Gujarati women plan ‘Ratri before Navratri’ in Auckland

Gujarati women plan ‘Ratri before Navratri’ in Auckland

Venkat Raman

Fun combined with tradition will be a hallmark of the ‘Ratri before Navratri’, a programme set as a prelude to the Annual Festival, at the ‘Let’s go Garba’ early next month.

Gujarati Sahitya Mandal New Zealand is organising the event commencing at 7 pm on Friday, September 6, 2019 pm at Barfoot & Thompson Stadium, 203 Kohimarama Road in Auckland.

About the Programme

Sonal Bhavsar-Joshi (From Facebook)

Navratri, the nine nights of festivities mainly for women, will be celebrated this year from September 29 to October 8, 2019. However, ‘Ratri before Navratri,’ is conducted in many parts of the world a few weeks earlier, to primarily bring together young people, although parents and elders also participate in this celebration.

Sonal Bhavsar-Joshi, the young woman who is conducting the programme with her team said that the event held last year enlisted an enthusiastic response.

“More than 1500 people attended, making it the largest event of the Mandal. It was a pleasure watching community members dancing in their traditional attire and enjoying at their fullest. A live band was in attendance, adding to the quality of the programme,” she said.

About Navratri

Sonal said that while Navratri is celebrated paying homage to Goddess Durga, it signifies feminine divinity and obeisance the Supreme Power manifest in women.

“In a contemporary context, Navaratri could be said to be a celebration of women power. In ancient India, the Festival was organised for, by and of women. Men were not allowed to enter or participate in the Festival. However, over the evolution of time, both men and women come in their best colourful ethnic wear, format circles and enjoy the traditional Gujarati dance form (Garba) during Navratri,” she said.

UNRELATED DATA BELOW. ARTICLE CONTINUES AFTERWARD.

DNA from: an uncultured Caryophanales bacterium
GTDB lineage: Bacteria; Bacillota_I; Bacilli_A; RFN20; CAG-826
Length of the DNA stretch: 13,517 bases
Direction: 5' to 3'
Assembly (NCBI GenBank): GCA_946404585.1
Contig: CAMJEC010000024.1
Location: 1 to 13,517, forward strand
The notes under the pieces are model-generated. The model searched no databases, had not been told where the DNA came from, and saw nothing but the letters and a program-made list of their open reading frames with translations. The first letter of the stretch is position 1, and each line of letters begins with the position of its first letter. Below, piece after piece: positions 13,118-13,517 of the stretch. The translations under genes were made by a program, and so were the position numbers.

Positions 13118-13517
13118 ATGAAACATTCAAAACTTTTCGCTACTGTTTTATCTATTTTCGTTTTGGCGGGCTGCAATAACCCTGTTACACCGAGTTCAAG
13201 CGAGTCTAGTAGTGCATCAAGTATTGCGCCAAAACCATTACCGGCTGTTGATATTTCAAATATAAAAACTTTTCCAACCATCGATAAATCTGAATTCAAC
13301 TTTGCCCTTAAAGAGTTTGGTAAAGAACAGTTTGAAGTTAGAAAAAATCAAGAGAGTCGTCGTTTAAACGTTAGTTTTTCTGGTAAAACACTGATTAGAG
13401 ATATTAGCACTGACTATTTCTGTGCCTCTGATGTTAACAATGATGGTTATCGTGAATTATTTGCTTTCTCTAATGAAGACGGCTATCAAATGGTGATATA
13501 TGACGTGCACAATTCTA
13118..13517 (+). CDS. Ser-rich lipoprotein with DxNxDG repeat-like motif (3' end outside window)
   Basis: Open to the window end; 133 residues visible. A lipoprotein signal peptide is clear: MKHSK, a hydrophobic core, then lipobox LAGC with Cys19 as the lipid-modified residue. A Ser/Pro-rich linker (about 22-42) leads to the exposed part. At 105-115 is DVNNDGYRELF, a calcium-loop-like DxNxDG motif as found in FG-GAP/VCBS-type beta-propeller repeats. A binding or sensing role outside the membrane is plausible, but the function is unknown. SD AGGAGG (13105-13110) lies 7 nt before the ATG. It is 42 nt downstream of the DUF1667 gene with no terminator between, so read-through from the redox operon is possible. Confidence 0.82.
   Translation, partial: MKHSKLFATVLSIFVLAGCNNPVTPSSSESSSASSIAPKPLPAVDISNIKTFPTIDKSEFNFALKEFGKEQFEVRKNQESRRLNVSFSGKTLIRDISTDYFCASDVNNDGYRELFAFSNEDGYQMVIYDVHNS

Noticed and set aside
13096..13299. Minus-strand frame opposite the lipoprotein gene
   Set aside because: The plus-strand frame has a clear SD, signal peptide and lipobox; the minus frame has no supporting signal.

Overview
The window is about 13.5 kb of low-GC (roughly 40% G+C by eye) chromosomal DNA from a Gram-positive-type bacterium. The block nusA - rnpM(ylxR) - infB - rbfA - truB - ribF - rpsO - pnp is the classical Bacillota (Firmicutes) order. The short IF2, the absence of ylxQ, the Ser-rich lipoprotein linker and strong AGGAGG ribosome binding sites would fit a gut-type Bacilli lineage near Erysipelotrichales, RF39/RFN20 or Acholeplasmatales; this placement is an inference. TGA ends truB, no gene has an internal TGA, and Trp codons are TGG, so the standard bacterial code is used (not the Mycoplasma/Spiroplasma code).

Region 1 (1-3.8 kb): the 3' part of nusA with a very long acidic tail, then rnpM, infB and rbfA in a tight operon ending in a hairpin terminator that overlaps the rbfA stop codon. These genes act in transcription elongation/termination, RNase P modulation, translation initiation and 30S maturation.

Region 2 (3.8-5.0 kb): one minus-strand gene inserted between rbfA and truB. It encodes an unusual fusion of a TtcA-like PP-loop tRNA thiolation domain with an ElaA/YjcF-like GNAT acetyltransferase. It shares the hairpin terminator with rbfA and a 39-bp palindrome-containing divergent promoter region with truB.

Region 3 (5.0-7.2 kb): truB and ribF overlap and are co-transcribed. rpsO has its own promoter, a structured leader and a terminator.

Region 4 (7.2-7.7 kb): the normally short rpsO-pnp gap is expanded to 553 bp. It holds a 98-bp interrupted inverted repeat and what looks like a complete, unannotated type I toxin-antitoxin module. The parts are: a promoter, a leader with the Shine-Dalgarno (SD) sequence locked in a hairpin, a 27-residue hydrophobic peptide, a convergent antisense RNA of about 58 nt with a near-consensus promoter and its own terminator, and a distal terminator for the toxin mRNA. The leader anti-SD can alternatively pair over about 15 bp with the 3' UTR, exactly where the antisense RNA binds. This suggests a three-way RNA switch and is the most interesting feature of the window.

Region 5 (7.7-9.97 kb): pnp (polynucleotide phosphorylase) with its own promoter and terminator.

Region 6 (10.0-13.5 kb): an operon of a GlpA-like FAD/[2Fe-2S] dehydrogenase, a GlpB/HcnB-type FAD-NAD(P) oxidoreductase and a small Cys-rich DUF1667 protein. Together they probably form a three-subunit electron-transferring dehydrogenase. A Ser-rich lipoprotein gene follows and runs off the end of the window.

About Garba

Garba, which in Sanskrit means ‘womb,’ implies the reproductive system, unique to women.

Therefore, traditionally the dance form is performed around earthen pots emitting light, denoting the feminine energy capable of illuminating the whole world.

“Garba is performed in a circle, underscoring the metaphor of life-cycle: From birth to life to death and then to reincarnation,” Sonal said.

Free Garba Workshop

Gujarati Sahitya Mandal New Zealand is also organising its annual Free Garba Workshop from 2 pm on Sunday, September 1, 2019 at the Western Springs Garden Community Hall, located at 966, Great North Road.

Sonal has been teaching Garba for the past four years, as she believes that the knowledge of arts and culture should be shared and promoted.

“It is my social duty to preserve and pass this beautiful culture onto the next generation and to the wider communities. As a Committee Member of the Gujarati Sahitya Mandal New Zealand, my colleagues and I hope to evince the wider interests of New Zealanders in general and Aucklanders in particular. Garba is performed at many events and I hope that the Workshop will attract more people this year,” she said.

Sonal follows a step-by-step approach so that beginners will understand and follow art. There is no age limit to learn the Garba and hence it is open to all.

“We request participants to wear their enthusiasm along with comfortable clothes and shoes so that they can dance with ease. Please bring a bottle of water to remain hydrated. You are welcome to bring your own snacks,” she said.

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Sonal Bhavsar-Joshi (From Facebook)

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